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Air Liquide achieves secure, remote support

Oct. 5, 2016
Remote access management solution allows users to collaborate more efficiently, and most importantly, do it securely.

You can't be everywhere at once—especially when it comes to managing widely scattered process units—but you can get close. But while a good remote support solution can provide access and interaction almost anywhere, the crucial trick is doing it securely, according to Arnold "Marty" Martin, control system manager at Air Liquide in Houston, which oversees hundreds of the firm's air-separation and other U.S. production plants.

"We were running into problems with aging assets, and needed to upgrade, but the remote support solution we were using wasn't migrating well," said Martin. "Besides having a lot of equipment that was reaching end of life, we also didn't have enough expertise and people. We needed to manage access to control systems on the industrial network to provide maximum security without impacting ease of access for people who need to use them; develop robust, multilayered access protocols that meet the needs of internal and external users; and incorporate strengths of the business IT world to improve how users access the industrial network environment. So, we pursued a privileged (remote) access management (PAM) solution."

"We're now in a virtual age, but we don't have to have less fidelity and remote support because now we can pull in anyone." Arnold "Marty" Martin on Air Liquide’s Privileged Access Management system.

Martin presented "Privileged Access Management (PAM) for Remote Support of Industrial Automation Systems—Evaluation, Selection and Implementation Overview" at the Yokogawa Users Group conference this week in Orlando. He defined PAM as enabling security professionals to control, monitor and manage privileged access to critical systems by authorized employees, contractors, and vendors.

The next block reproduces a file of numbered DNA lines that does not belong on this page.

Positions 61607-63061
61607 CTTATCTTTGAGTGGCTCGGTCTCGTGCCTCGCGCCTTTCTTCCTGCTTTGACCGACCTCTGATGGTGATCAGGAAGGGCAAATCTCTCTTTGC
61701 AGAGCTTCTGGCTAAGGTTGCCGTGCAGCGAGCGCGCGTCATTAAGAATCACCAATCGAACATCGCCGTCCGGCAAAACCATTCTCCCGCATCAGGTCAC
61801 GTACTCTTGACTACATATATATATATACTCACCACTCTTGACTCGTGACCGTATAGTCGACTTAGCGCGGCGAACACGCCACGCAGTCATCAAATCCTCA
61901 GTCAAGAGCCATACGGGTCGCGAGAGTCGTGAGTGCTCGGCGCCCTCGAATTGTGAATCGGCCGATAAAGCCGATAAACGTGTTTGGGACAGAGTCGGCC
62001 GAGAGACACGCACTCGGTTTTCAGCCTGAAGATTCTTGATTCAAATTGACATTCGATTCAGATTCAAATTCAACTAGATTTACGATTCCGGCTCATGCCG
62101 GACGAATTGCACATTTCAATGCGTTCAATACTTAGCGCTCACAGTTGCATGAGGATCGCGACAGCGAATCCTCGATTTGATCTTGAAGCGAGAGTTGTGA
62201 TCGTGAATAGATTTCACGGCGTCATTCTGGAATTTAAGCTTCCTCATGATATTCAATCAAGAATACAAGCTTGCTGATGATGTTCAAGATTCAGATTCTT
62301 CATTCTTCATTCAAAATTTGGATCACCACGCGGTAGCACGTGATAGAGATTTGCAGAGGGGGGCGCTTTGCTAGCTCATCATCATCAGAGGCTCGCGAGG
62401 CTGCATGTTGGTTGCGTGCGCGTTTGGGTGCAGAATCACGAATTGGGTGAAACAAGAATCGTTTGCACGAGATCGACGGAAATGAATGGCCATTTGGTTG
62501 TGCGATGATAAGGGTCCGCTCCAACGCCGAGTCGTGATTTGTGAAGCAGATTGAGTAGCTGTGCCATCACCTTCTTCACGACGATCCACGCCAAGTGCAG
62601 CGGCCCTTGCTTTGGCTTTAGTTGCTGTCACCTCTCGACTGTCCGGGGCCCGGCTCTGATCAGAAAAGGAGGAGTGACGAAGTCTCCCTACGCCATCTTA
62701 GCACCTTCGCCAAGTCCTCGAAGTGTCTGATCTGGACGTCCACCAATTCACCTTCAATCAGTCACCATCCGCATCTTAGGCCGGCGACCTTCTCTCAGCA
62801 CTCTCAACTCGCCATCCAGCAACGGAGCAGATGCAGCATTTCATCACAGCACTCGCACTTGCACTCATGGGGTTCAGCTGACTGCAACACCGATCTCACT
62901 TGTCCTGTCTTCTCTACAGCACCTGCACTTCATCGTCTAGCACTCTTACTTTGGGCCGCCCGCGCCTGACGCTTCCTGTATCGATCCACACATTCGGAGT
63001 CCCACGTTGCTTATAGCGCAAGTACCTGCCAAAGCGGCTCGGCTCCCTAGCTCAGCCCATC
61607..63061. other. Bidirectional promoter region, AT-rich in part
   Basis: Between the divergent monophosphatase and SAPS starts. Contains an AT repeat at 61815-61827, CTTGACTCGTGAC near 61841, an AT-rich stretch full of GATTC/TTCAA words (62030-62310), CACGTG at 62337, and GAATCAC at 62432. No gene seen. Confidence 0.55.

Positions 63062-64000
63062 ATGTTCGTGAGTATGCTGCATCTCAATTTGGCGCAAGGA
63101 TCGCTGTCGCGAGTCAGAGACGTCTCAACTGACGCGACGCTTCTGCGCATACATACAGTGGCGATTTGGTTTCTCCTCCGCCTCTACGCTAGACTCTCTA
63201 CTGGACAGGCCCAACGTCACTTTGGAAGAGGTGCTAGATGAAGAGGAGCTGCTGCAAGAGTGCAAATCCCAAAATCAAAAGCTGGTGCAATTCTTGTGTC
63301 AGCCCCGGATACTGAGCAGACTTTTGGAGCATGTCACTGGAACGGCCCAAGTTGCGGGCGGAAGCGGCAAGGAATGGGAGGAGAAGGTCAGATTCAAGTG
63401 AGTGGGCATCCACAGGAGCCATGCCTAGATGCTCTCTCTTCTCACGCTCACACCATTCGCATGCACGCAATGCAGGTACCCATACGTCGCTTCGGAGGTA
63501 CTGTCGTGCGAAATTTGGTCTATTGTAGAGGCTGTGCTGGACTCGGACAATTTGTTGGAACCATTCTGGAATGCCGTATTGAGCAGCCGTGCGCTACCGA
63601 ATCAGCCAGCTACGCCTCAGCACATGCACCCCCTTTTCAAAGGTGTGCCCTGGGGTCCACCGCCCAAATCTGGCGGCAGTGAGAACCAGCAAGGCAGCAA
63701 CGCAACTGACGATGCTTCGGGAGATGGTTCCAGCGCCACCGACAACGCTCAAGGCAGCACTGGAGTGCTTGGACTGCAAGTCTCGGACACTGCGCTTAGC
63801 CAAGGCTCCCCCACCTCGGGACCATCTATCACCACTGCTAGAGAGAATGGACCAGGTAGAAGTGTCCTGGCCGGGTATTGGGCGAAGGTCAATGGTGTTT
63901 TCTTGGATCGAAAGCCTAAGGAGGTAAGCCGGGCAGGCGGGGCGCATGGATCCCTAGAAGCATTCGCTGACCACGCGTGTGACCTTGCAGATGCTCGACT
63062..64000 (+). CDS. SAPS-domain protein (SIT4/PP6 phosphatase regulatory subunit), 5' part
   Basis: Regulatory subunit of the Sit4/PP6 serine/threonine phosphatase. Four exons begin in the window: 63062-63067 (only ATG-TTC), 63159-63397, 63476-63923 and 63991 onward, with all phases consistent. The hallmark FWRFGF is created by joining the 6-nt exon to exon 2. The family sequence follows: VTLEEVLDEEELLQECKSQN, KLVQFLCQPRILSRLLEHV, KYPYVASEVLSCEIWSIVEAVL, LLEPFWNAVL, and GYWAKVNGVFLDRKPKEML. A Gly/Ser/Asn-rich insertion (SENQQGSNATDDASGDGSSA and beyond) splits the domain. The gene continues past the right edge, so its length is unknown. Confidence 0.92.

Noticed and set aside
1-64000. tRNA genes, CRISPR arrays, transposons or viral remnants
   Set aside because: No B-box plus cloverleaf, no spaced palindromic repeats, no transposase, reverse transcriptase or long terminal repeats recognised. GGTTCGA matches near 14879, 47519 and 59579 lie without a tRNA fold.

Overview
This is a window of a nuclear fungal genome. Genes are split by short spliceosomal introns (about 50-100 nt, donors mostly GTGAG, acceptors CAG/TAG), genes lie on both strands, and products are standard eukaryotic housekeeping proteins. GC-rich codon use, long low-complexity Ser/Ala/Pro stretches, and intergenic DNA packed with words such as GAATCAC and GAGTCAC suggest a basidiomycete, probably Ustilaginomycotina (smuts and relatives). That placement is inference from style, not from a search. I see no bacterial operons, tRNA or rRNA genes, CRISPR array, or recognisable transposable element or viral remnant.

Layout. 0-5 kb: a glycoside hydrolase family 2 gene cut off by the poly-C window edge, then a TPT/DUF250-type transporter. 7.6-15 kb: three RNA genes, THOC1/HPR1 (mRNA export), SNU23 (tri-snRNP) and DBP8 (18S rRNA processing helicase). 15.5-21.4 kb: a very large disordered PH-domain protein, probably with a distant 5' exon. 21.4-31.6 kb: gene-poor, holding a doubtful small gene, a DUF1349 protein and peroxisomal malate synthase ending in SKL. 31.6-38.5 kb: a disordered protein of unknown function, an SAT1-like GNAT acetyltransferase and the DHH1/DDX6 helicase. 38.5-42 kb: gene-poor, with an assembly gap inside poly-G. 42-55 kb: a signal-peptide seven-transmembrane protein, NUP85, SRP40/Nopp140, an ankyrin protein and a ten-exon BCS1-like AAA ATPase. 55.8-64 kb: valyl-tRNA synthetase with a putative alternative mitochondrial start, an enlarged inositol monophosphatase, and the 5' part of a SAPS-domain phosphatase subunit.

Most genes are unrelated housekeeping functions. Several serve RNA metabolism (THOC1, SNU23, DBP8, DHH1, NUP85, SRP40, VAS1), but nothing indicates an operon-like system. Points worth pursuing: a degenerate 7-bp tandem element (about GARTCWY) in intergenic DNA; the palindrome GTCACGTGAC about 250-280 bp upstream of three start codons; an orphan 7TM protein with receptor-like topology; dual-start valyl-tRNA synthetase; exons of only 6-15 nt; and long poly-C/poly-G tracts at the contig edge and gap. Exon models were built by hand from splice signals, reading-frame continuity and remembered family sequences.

Guided by business IT

Martin reported that he and Air Liquide sought out IT-based PAM because the business IT side has more experience in developing, implementing and maintaining secure solutions for remote support. He said the upgrade project began about a year and a half ago, included a six-month proof of concept, but only took four months to get up and running.

"Business IT and industrial IT have different methods and models, but business IT has more cool stuff for secure, remote support, and I can implement them without losing my mind," said Martin. "Frankly, I usually get lost within 15 minutes of talking to business IT people because they have so many unfamiliar acronyms, but PAM helped because we were also expanding facilities like crazy, and suddenly we might not have the remote access we needed.

"We're also dealing with a new security landscape. Everyone's throwing everything on their networks, and so there's increasing risk of control system cyber attacks and more stringent authentication requirements, but we still need anytime/anywhere remote support for better work/life balance. We also needed IT-based remote support for the industrial side because even though young staff don't want to go to bad locations, we still have to monitor them."

Arguing for remote access